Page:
Ramadan 2020

 

Hi all! I’m Hamza, your Activities Inclusion Coordinator.

On behalf of the Students’ Union, I want to wish you a happy and blessed Ramadan and I hope we’re all keeping safe in the current circumstances. 

As we are all aware, Ramadan runs from around 29-30 days. Muslims fast for the duration of the month from sunrise to sunset, however there are exceptions, people are who are ill or have medical conditions do not have to fast, and also the elderly and young are exempt from it too.

This year, Ramadan has unexpectedly fallen in the peak of COVID-19 pandemic, therefore it is incumbent on us to all observe Ramadan safely by adhering to Government’s social distancing policy as well as ensuring we all stay connected with ourselves and others.

Below are a few tips I would like to share with you all as well as giving you my thoughts and advice to Student Groups in approaching this year’s Ramadan.

 

Reflection

Given the current situation and the concerns we all share in light of COVID-19, utilise this moment to spend some time for reflection. This is not to say that we should exhaust ourselves to constantly do better and improve, however we should observe this spiritual month by understanding our presence in this world and the relationship we have with God and others. 

One way we can utilise this time given is reflecting on our relationship with Allah. For instance, try organise your day around Salah and spend your time wisely. Let Salah be a time to exercise your break and build that relationship.

 In addition, let this be a reminder that whilst we all want to pray to establish a relationship with Allah, try not toexhaust yourself. Take breaks beyond your daily prayer and let your mind rest.

 

Studying/Working from home

Many Muslims will be working and/or studying from home during Ramadan. Whilst there may be benefits from working from home, it can still be challenging. 

Though not an exhaustive list, below are a few tips you might want to follow whilst fasting:

  • Rest and plan your day
    Ensure that you honour yourself by taking regular breaks for reflection or around your salaah times.
     
  • Timetable
    You might want to adjust your current university timetable so studying is manageable and broken down in smaller chunks with regular breaks. Make sure take into account prayer times and iftar when planning your day.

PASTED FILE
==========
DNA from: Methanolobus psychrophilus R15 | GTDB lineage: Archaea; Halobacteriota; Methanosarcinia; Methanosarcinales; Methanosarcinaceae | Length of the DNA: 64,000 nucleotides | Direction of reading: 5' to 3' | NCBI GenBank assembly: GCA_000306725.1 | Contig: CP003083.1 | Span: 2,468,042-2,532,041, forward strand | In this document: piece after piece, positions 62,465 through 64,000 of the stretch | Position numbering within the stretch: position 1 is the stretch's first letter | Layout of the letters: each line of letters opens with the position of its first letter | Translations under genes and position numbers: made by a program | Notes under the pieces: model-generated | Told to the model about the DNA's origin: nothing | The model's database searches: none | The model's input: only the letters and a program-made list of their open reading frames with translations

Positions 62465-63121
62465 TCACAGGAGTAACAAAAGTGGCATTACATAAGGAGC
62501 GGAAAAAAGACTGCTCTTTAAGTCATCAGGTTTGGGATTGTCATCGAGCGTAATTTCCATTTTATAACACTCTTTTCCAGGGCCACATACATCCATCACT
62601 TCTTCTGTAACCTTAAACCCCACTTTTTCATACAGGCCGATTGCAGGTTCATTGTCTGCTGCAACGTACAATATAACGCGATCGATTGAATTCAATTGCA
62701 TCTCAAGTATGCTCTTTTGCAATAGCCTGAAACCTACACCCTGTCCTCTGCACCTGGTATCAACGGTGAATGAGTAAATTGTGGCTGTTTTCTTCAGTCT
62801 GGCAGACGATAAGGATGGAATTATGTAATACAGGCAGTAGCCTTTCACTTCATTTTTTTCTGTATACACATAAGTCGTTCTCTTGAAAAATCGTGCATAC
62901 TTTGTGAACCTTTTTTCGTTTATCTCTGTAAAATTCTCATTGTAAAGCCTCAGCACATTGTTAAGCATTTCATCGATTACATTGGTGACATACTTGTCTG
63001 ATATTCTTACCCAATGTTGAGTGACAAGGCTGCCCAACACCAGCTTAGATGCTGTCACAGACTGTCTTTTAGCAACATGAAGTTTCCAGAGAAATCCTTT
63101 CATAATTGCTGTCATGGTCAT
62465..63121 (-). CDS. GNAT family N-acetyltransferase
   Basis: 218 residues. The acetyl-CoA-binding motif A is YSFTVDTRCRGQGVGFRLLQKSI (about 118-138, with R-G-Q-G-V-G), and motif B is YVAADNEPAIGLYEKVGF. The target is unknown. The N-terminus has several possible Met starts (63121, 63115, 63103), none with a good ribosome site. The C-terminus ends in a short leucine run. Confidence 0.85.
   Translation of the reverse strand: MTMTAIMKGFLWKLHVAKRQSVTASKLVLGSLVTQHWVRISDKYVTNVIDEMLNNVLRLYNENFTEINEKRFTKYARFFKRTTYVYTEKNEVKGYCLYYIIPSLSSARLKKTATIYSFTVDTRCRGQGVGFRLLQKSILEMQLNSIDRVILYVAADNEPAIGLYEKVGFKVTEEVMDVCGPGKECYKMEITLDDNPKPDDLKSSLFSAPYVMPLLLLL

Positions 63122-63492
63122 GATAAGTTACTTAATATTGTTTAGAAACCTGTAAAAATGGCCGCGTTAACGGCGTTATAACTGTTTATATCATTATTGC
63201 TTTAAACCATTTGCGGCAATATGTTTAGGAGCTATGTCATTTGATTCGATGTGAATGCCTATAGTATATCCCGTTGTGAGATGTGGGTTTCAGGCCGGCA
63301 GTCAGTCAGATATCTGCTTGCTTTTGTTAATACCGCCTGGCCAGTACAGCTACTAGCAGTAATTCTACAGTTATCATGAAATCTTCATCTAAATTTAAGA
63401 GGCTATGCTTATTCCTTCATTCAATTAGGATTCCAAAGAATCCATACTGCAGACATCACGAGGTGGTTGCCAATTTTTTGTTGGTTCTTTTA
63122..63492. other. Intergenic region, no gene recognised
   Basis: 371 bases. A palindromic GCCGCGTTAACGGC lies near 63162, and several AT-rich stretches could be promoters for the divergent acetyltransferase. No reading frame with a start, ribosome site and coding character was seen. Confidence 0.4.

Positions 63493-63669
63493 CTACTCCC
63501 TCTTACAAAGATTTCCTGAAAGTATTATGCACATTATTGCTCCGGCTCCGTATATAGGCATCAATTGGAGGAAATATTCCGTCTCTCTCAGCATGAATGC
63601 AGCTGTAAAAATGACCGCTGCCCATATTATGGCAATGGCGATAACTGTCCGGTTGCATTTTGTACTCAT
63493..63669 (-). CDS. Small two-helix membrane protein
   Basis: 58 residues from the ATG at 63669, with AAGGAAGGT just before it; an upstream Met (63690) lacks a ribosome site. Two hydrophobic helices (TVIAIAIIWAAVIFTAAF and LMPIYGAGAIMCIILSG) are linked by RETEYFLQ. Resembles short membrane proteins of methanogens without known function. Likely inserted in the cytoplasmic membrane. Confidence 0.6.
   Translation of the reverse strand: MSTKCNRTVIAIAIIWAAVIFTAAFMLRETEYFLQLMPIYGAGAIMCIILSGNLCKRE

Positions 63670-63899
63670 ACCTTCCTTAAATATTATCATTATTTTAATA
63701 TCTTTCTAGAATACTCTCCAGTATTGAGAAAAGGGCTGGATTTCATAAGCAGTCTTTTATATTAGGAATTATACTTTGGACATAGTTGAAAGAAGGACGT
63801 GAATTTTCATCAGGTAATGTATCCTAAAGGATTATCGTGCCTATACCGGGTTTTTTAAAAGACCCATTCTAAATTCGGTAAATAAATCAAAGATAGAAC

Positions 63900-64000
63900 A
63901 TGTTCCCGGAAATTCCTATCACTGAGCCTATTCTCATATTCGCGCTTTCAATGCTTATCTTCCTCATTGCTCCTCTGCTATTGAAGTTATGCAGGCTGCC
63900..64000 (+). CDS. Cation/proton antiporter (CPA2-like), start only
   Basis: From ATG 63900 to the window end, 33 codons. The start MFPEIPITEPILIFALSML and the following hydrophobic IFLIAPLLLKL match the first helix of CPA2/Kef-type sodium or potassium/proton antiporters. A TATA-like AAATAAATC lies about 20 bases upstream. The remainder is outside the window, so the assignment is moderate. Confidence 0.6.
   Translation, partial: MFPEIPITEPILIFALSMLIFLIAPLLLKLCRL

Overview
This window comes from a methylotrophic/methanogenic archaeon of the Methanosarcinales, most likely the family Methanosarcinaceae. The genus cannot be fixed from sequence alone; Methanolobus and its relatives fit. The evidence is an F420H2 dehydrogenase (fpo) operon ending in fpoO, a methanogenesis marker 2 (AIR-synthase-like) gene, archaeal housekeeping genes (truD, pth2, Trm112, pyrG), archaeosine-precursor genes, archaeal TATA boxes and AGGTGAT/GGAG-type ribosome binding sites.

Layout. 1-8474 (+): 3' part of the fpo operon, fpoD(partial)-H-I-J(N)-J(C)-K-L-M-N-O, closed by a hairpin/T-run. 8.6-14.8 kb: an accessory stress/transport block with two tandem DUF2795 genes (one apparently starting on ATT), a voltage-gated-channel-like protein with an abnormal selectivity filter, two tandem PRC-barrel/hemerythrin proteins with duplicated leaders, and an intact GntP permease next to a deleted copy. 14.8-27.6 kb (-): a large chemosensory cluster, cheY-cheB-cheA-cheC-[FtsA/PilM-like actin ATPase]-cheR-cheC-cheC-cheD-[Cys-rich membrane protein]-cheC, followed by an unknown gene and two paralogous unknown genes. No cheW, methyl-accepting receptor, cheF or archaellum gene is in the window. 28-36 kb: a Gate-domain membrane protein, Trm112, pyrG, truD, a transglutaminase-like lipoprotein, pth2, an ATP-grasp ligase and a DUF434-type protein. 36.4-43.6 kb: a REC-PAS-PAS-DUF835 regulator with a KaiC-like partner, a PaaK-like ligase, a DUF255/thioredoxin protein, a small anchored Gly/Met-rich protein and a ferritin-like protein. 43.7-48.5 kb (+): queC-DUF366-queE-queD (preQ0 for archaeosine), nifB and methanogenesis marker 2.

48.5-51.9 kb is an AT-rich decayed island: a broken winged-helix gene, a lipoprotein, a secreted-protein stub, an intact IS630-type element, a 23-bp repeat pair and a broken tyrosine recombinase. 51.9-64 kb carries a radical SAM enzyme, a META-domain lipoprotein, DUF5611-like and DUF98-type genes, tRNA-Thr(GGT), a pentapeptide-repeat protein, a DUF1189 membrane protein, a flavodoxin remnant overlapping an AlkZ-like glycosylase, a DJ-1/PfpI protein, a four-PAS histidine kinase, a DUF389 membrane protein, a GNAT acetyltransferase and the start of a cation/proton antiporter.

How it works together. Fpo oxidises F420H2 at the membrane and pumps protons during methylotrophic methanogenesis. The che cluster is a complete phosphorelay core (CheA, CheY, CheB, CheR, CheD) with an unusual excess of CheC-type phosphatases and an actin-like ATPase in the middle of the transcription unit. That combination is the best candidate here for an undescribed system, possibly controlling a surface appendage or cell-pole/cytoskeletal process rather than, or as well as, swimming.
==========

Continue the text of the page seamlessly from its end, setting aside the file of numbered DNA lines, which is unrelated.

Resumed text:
• Share with others
     Write blogs, articles or even just share your experiences with your friends and families during Ramadan. It is important that we continue to stay connected with each other, even if it is virtually. Consider planning your iftars with each other using video calls and FaceTime.
     
  • Timing
    If you’re working, speak to your manager if you’re able to start the day early so you can finish earlier to have some down time prior to iftar. 
     
  • Set some reachable goals
    Continue to reach set goals or targets, however ensure they’re reachable and are broken down into smaller steps. For instance, if you have an exam to prepare for, spreading your reading out into small sections.

 

Home and Virtual Iftars

Whilst the majority of us look forward to community gatherings during Iftar, visiting mosques and staying physically connected with others, it is important that we continue to adhere to follow UK Government guidance to protect our communities and ensure everyone stays safe. 

One ways we can continue to interact with friends and families is to host virtual iftars. This could be done via FaceTime, WhatsApp video call or even Zoom. Muslim Council of Britain have created an eco-iftar series, every Thursday during Ramadan. This series will explore eco-friendly living and imagining a sustainable future.

In addition, avoid mass shopping trips so that we’re not creating crowded spaces during the pandemic. Furthermore, please avoid hoarding supplies so that everyone is able to access foods during this time.

 

How Student Groups can support Muslim members.

If you’re in a Student Group and are planning to host a virtual activity or an event, ensure that you have the conversation with fellow Muslim members on how they can cater towards them in light of Ramadan. It is important that these conversation are to be held as early as possible to ensure that appropriate adjustments are to be put in place.

Reach out to your fellow Muslim society members, it is important that you provide them with the platform and resources to promote conversation during Ramadan and how to work through this current situation collectively. For instance, I would encourage you to speak to our Islamic Society and see how you can support them. 

Understand the importance of language. Whilst we understand that many of us are curious in understanding Ramadan, it is important we refrain from slights or insensitive questions.

For instance, if you notice your friend not fasting, avoid publically ask why and do not apologise for eating or drinking in front of someone wo is observing Ramadan as it often makes the situation awkward.

However, do not be afraid to ask questions. Muslims welcome questions from colleagues and friends, having that open conversation will help everyone best understand how to support each other. 

Final thoughts

If you have not done so already, please follow our Leicester Union and Union Activities Instagram page where we will be sharing tips and advice for all Muslim students.

Your staff and executive team will continue to work tirelessly to support you so please don’t hesitate to contact us via our emails.

Finally, let this be a reminder to be compassionate and care for one another, and to stay connected with ourselves and our relationship with Allah. 

I wish you all Ramadan Mubarak!